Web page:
Was this the city’s best dosa? Depends on who you speak to. A few days later, I met the founder of Gully Tours, Vinay Parameswarappa, at the quaint, vintage- style The Malgudi coffee shop at the iconic heritage property, Green Hotel, which does some excellent teacakes, breads and quiche. “Mysore is a city with a strong recall value and brand," Parameswarappa said. According to him, Mylari, Ramya Mahendra Restaurant and Dosa Point do the tastiest dosas in town.
One evening, I landed at the doorstep of what I was assured is the “original" 70-year-old Hotel Mylari on Nazarbad Main Road. There are others by the same name in the area that claim to be as authentic. Mylari’s outdated interiors—plain navy blue benches with marble tabletops, framed pictures of various gods—and a two-item menu offering dosa and idli give away its USP: no frills, no fuss. Ujwal M.R. is the fourth generation descendent who mans the diner from the cash counter. What sets Mylari’s medium-sized dosa apart is not just its fluffy, soft, perfect roundness, but the filling—slightly tangy onion masala instead of potato mash. Mysore dosa aside, it’s rare for me to leave Mysuru without having biryani. One of the best-known biryani haunts is the Andhra-style Hotel RRR, which has lost its zing over the years. This time, I decided to investigate what the fuss around Hotel Hanumanthu (in Mandi Mohalla) was all about. Hanumanthu is legendary for slow-cooking its biryani on firewood. Here, hungry folks line up by 7am for a plate of mutton pulav, which the staff begins to prepare by 4am. When I showed up at 7.30pm one drizzly evening, the server told me apologetically that barely half a plate of mutton pulav remained. The mutton in the pulav came apart at first touch and the short grain rice was spiked with green chillies and garam masala. A coconut milk and onion raita served on the side helped soothe the heat. As I tucked in, photos of celebrity actors and politicians from the state posing with their own plate of the famous Hanumanthu pulav stared back at me from the restaurant’s walls. A meal as earthy as this deserved to end with a dash of sweetness, which came that day in the form of velvety rich badam halwa from Indra Bhavan. The halwa is made of almond paste, ghee and milk, Indra Bhavan’s fourth generation proprietor, Kritarth Chandra, explained.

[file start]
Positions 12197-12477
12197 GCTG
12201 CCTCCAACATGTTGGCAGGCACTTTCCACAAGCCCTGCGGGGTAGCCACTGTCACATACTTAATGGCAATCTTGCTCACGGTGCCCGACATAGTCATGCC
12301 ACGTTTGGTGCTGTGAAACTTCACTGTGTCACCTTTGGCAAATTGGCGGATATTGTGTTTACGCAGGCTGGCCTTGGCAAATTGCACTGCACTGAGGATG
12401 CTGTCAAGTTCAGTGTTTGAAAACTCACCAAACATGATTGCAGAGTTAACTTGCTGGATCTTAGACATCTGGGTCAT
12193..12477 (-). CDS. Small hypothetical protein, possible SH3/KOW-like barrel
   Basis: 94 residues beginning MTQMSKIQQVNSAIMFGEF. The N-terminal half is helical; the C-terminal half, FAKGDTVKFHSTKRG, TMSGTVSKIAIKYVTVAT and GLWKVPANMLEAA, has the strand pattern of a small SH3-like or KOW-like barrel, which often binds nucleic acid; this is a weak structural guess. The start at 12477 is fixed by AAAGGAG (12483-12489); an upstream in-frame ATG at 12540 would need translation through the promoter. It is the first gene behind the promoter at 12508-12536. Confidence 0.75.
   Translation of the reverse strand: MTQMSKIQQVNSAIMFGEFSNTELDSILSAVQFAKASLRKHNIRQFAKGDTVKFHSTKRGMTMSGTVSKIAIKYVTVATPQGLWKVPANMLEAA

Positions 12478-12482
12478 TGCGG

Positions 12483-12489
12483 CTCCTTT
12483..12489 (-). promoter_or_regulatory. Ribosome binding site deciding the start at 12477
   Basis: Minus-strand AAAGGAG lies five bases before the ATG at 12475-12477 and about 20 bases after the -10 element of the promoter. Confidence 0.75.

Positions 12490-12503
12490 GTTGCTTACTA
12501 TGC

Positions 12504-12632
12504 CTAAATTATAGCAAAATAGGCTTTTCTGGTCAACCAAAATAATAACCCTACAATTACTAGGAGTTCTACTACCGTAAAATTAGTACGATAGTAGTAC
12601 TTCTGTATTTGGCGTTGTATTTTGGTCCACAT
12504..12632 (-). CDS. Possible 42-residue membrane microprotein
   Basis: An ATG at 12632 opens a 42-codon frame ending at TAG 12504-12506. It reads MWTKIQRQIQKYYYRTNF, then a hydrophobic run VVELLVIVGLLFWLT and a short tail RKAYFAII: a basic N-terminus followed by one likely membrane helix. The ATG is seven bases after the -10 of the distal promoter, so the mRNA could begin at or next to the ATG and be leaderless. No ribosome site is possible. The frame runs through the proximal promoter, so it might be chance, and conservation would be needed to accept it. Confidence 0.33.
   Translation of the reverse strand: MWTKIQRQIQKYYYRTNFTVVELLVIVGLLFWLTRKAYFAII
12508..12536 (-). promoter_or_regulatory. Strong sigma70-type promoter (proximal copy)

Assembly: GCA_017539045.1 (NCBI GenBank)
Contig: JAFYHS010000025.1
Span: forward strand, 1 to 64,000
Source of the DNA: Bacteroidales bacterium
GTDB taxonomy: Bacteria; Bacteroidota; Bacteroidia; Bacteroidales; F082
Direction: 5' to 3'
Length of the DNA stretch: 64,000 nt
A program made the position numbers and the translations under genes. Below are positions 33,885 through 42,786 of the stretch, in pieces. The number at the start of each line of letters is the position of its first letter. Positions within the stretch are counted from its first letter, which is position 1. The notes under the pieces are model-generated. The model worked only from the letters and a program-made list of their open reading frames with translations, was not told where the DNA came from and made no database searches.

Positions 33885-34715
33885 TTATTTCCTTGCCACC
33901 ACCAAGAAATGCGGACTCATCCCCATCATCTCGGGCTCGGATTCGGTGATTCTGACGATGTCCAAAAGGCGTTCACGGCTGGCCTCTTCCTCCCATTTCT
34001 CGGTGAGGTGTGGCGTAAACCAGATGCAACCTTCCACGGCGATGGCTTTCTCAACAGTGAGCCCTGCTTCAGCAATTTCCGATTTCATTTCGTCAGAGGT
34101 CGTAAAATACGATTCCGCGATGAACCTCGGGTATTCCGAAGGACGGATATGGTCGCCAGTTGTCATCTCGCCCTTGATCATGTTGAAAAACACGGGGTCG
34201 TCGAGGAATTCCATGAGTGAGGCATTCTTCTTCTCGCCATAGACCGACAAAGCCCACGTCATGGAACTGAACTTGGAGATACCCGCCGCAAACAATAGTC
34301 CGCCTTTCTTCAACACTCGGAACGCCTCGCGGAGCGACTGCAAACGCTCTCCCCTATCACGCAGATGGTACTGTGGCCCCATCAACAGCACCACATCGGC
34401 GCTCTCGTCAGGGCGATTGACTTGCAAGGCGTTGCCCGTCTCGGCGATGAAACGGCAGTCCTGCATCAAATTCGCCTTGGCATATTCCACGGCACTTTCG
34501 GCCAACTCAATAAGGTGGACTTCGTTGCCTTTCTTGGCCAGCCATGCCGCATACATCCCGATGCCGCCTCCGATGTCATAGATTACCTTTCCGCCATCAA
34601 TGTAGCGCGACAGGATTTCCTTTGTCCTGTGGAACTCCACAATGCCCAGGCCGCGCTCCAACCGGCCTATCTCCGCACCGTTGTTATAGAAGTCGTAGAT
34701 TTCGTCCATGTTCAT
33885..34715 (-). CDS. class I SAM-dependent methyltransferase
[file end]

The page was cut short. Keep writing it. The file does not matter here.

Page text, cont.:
Back home in Gurugram a few weeks later—where it is hard to keep pace with the astonishingly wide variety of high-end dining experiences—my thoughts drifted back frequently to the simple joys of poking around the lanes of Mysuru, its Malgudi-ness offering a very specific small-town charm, unassuming and unfussy, unlikely to be found anywhere else.